Though it is encouraging to see a growing number of well-established organizers finding the potential in women’s racing and being keen to invest in it, there are concerns it could end up becoming a carbon copy of the men’s side of the sport.

Importing every major men’s race could risk fans effectively watching the same season twice and diluting, or even extinguishing, the charm and thrill of women’s cycling.

“You cannot compare with men’s cycling, I think we need to focus on our sport,” Chantal van den Broek-Blaak told VeloNews earlier this month. “It’s not the men’s because we are not small men. This is something I always say, not everything needs to be like the men’s. We are women, and we do it this way and it’s a different sport.”

The inclusion of races like the Tour de France and the Paris-Roubaix — events that ultimately transcend the sport — have been seen as major boosts to the women’s calendar. With the huge worldwide interest that some events get, latching onto those brands can prove a major win for the women’s side of the sport.

Other events might not necessarily bring the same marketing boost, but they have introduced some very well-organized races, which shouldn’t be dismissed. However, there are some that have fallen short and many riders have complained about the poor organization at the Challenge by La Vuelta, to name one.

Meanwhile, there are already many well-organized events on the women’s calendar that have been supporting female racing before it was “cool.”

Balsamo took a hugely impressive win at the Trofeo Alfredo Binda on Sunday, with van den Broek-Blaak in fourth. Binda is the oldest race on the Women’s WorldTour calendar by a country mile having started in 1974, with the next best offering the Giro d’Italia Donne, which began in 1988.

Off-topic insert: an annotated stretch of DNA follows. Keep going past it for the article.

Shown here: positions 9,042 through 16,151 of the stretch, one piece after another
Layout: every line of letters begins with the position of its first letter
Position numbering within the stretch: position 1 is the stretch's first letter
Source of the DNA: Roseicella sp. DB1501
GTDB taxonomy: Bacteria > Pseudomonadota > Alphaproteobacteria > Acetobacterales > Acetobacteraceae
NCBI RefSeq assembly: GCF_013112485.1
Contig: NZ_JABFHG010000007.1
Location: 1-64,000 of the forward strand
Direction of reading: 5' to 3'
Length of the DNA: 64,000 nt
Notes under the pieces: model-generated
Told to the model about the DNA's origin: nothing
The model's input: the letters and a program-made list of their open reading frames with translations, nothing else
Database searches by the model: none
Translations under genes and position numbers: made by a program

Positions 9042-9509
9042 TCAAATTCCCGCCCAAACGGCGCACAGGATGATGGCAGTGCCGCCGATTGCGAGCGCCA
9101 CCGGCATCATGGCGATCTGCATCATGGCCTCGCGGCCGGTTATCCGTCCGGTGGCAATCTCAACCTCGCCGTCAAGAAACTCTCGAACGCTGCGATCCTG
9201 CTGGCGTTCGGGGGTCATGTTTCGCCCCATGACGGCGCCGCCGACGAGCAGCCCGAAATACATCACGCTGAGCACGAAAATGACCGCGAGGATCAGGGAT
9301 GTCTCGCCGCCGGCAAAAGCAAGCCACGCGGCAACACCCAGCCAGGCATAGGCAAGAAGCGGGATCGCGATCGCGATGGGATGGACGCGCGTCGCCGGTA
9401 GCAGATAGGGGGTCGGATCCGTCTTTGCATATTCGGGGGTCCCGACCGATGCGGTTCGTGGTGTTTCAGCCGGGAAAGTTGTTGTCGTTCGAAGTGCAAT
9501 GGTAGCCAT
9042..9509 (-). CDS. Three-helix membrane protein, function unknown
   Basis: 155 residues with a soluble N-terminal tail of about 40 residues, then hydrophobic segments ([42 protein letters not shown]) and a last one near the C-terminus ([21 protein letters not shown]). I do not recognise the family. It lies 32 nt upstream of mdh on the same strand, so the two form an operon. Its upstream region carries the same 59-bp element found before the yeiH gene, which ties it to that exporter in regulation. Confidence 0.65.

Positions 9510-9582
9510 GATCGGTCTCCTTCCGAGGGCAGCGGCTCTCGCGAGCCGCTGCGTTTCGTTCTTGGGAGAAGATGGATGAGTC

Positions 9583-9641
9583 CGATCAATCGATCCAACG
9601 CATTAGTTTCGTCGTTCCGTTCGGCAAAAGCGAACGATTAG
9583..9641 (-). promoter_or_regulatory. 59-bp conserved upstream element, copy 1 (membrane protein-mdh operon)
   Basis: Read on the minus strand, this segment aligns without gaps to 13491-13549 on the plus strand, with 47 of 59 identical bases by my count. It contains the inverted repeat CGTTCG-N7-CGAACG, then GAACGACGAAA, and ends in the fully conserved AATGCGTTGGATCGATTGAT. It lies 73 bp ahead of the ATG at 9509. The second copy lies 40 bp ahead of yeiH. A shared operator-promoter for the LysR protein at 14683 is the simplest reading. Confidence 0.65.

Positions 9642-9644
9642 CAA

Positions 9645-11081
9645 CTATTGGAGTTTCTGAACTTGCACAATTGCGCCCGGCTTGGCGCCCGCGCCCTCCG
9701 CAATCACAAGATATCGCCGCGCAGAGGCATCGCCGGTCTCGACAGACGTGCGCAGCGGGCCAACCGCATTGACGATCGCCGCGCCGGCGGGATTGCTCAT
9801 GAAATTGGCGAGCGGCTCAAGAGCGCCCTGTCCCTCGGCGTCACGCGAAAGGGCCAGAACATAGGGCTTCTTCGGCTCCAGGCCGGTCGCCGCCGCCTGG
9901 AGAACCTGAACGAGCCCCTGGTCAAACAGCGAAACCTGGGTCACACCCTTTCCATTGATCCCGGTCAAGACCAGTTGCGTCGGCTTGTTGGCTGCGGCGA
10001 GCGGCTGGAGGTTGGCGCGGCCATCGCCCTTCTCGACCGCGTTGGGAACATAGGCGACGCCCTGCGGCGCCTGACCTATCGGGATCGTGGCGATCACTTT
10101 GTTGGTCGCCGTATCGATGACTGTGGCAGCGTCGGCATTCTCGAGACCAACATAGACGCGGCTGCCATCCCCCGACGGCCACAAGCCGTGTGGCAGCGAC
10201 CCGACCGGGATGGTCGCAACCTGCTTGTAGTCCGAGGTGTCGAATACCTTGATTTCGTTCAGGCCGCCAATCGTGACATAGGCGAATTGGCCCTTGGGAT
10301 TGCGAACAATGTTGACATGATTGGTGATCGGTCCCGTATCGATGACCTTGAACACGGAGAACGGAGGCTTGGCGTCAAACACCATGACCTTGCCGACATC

Many of these standalone women’s races — which also include the Simac Ladies Tour, Open de Suède Vårgårda, and the Thüringen Ladies Tour — are put on by smaller organizers that will struggle to compete with the likes of ASO and Flanders Classics.

While the might of these big organizers getting involved is good to see, it risks squeezing out those that have supported women’s cycling for a long time and events that provide some of the best racing from the whole year.

When speaking with VeloNews, van den Broek-Blaak expressed her concerns about the issue.

“I’m a bit scared for this, to be honest,” van den Broek-Blaak said. “There are so many races coming, which is good, but I think we also need to make sure we don’t grow too quickly… I really hope they will stay there [the women’s only races]. Women’s cycling is growing, and every race wants a women’s race, but we don’t have enough riders.”

The development of professional women’s cycling is a fine line that must be trodden carefully. New races can be very important for the growth of the sport, but they should not be added just for the sake of it.

Should there be a women’s Milan-San Remo or Il Lombardia? There is an argument for both yes and no. If they should be included, it shouldn’t be at the detriment to pre-existing events that give so much to the sport.

The rich history of women’s racing should not be ignored and thrown away as it seeks growth.